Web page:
Calling the shots behind the camera will be Wheeler's daughter, Patti, whose team from Wheeler TV delivered the idea to SPEED.

Tuesday's NASCAR Sprint Media Tour schedule started with a breakfast and press conference hosted by Bank of America at the Embassy Suites Hotel and Concord Convention Center.

Bank of America officials used the opportunity to reveal the Charlotte-based company has reached a licensing agreement with several top NASCAR drivers to use their name and likeness on a new line of banking products.

"We're here to celebrate a milestone," said Michael Hargrave, senior vice president of global marketing for Bank of America. "We've been involved in a lot of different races across the country and part of why we're in this sport is the popularity the drivers have with their fans.

"NASCAR Banking has thousands of fans who have their favorite driver's picture on their credit cards and checks. Now fans can make race day everyday."

1989 NASCAR Sprint Cup Series champion Rusty Wallace is working with Bank of America and was on hand to talk with media members about the bank's NASCAR program.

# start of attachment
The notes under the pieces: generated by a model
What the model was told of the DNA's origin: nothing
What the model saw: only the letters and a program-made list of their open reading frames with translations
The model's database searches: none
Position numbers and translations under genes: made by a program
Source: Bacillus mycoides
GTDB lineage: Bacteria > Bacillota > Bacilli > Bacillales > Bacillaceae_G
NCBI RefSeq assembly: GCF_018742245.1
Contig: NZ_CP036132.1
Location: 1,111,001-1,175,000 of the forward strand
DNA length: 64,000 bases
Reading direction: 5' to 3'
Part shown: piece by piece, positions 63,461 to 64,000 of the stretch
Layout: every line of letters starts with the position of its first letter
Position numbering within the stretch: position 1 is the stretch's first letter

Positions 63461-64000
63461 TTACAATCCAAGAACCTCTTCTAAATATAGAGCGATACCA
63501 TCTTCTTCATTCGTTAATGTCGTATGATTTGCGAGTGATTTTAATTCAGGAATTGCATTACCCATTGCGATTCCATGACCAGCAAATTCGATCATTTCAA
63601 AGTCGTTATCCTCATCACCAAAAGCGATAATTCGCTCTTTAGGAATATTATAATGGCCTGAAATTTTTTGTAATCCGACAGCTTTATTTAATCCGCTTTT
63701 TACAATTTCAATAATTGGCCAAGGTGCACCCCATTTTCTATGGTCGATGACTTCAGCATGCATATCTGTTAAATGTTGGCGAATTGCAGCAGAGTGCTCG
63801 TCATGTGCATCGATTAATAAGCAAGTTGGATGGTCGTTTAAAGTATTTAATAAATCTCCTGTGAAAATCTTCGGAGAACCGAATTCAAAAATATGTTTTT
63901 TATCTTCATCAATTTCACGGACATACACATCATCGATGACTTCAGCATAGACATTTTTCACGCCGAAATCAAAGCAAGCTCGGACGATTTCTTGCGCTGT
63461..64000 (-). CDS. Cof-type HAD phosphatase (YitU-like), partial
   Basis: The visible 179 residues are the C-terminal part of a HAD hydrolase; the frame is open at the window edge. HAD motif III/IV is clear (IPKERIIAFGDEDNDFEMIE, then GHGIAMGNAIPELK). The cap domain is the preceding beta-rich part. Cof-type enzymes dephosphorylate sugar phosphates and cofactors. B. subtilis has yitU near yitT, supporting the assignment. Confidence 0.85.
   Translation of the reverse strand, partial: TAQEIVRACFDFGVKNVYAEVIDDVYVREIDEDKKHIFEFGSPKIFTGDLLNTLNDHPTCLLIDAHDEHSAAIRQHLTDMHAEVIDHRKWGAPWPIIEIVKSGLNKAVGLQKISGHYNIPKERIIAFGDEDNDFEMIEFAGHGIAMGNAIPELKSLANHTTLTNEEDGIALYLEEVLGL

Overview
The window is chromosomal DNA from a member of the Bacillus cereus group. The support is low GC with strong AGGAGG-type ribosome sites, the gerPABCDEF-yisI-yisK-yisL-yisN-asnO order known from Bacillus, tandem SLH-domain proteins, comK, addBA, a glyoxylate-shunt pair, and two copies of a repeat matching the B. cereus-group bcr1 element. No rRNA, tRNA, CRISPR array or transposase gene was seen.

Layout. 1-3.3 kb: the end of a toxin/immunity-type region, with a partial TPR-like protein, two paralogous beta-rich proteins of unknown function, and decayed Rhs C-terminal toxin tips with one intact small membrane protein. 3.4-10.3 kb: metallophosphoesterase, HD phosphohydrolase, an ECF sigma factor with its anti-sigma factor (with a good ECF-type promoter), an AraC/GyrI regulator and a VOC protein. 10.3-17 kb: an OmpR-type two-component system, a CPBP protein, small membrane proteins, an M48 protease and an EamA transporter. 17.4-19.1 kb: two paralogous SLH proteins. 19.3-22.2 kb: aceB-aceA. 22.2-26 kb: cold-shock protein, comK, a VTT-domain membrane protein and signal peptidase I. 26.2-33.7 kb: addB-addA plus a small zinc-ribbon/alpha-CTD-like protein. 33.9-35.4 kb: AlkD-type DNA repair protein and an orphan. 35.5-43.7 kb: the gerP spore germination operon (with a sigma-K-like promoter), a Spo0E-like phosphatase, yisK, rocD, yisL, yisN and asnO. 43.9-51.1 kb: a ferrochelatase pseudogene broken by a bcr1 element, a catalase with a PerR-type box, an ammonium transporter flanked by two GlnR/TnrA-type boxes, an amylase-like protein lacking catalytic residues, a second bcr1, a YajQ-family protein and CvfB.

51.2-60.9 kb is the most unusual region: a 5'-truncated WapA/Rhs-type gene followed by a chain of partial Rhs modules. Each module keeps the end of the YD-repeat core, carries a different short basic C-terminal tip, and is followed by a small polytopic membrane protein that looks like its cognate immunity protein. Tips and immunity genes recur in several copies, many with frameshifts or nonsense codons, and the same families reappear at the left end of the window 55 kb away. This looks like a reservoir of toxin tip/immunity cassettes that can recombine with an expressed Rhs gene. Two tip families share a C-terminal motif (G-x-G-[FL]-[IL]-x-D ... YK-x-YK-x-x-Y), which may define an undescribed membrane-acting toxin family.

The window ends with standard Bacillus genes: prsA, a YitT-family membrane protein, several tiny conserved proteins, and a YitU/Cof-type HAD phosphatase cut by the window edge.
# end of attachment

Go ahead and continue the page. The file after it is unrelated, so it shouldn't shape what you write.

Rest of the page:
"This is amazing and really cool," Wallace said. "I never thought the sport would get this big and now there are a lot of first time fans who want to let everybody know who their favorite driver is."

Following the Bank of America breakfast, media members moved to another portion of the Concord Convention Center where Sprint had constructed a movie theater in order to debut the company's 2008 NASCAR-related television commercials.

Dean Kessel, director of sports marketing for Sprint, revealed that the company had worked with Michael Mann to produce a series of new and exciting commercials.

Kessel then announced that the May 17 NASCAR All-Star event at Charlotte Motor Speedway, formerly known as the NASCAR NEXTEL All-Star Challenge, has been renamed the NASCAR Sprint All-Star Race. He also said the qualifying race prior to the All-Star event will now be known as the Sprint Showdown.